The economic impact of haze pollution here has been estimated using cost-benefit analysis before, but the researchers said that the figures could be an under-estimate because they exclude impacts — such as non-hospitalisable health effects — that are difficult to infer from economic data.

The 2015 haze episode was estimated to have cost Singapore S$700 million (RM2.19 billion) in losses.

The NUS researchers surveyed 390 people in public areas from November 2015 to February 2016 on their willingness to pay, should the Singapore Government be able to guarantee good air quality year-round.

The participants, from various age and income groups, were given options ranging from 0.05 per cent to 5 per cent of their annual income, after they indicated if they were willing to support such a haze mitigation fund.

The average person’s willingness to pay was an estimated 0.97 per cent of his/her annual income.

However, about three in 10 respondents were unwilling to pay even the minimum option of 0.05 per cent of their annual income.

Wijedasa said that one of the solutions proposed for the haze problem is payments for ecosystem services.

“This could take the form of richer nations aiding better land management and restoration by making regular payments.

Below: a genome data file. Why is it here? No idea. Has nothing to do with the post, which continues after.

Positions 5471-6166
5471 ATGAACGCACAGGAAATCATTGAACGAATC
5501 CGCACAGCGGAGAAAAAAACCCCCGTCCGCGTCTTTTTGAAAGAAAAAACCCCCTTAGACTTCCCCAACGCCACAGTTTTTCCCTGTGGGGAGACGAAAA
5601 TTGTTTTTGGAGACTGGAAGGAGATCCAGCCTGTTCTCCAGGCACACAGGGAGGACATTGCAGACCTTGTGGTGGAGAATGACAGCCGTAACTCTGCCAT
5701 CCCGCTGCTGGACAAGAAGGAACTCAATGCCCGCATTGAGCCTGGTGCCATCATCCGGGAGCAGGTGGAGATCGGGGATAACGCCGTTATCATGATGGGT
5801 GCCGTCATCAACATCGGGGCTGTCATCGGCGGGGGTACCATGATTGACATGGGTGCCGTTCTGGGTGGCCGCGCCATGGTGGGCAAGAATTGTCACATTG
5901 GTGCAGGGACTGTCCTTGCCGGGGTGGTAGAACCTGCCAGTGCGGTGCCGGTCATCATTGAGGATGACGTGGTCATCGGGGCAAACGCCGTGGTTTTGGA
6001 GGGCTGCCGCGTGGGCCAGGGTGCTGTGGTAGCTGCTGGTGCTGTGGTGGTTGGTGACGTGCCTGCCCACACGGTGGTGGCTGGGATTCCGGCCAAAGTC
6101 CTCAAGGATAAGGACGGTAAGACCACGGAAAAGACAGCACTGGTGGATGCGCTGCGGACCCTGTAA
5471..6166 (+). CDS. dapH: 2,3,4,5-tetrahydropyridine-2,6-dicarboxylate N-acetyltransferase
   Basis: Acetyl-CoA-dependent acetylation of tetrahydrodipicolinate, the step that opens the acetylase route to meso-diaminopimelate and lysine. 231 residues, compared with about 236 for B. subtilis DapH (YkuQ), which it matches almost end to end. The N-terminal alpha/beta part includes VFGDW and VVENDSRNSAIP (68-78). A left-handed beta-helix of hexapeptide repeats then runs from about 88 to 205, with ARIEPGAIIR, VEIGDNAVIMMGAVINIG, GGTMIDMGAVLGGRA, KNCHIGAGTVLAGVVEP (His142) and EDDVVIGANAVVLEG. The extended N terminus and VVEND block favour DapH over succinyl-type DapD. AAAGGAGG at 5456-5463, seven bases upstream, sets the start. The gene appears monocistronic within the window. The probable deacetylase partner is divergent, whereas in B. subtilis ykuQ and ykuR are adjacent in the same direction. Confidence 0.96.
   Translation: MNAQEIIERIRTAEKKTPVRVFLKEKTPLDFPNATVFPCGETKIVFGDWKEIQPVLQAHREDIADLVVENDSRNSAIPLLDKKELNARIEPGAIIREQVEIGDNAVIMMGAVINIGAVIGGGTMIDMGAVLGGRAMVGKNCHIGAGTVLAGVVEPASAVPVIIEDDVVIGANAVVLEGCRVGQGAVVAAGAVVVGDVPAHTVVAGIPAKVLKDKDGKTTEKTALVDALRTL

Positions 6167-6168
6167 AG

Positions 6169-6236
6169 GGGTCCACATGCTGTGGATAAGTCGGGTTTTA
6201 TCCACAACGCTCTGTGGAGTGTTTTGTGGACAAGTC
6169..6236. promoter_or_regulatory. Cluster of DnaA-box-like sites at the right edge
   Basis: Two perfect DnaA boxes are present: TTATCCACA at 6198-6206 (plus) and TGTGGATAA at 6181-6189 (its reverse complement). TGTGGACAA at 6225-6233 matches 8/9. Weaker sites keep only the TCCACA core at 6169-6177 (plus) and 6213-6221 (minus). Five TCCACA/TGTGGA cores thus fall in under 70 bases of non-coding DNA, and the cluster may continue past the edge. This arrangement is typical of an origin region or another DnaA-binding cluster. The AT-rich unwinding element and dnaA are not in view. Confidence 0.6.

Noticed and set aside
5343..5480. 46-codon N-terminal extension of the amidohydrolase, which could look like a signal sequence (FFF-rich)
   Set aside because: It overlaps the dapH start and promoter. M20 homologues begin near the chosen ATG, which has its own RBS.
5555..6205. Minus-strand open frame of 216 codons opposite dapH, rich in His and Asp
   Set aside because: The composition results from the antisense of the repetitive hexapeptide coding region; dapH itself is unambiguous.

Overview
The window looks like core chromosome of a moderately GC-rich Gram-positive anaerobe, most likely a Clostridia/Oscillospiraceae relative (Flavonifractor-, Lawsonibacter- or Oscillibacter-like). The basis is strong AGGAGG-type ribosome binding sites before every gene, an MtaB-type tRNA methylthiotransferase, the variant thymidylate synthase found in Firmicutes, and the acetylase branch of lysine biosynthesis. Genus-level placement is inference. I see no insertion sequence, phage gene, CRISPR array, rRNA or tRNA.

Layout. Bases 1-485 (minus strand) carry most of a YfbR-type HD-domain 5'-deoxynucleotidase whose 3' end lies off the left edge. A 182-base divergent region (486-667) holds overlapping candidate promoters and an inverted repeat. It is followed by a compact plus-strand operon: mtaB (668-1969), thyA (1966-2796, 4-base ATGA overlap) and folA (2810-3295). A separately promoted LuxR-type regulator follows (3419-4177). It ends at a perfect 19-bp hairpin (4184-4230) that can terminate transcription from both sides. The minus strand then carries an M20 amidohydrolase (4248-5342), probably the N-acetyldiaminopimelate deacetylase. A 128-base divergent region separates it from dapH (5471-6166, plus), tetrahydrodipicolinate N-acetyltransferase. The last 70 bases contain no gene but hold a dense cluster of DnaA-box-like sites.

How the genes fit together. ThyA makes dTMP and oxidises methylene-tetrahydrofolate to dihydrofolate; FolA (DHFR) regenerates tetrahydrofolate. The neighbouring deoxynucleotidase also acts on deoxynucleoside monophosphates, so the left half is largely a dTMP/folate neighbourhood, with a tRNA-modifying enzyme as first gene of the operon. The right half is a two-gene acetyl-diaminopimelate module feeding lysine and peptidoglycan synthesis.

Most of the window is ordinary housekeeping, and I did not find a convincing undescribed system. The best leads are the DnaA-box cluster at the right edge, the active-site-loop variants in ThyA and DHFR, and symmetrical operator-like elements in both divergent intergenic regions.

“Indonesia has estimated that it needs US$2.1 billion to help restore two million hectares of peatland in (the country). They have currently only received US$50 million from Norway and US$17 million from the United States.

“Could this shortfall be filled by Singapore (and other countries in the region)?”

Tan Yi Han, who is not involved in the study and is co-founder of non-governmental organisation People’s Movement to Stop Haze, said that the findings are helpful and “should motivate the Singapore Government to spend on measures to prevent haze, such as a subsidy on certified sustainable palm oil, as well as aid to support peat restoration and protection efforts in Indonesia”.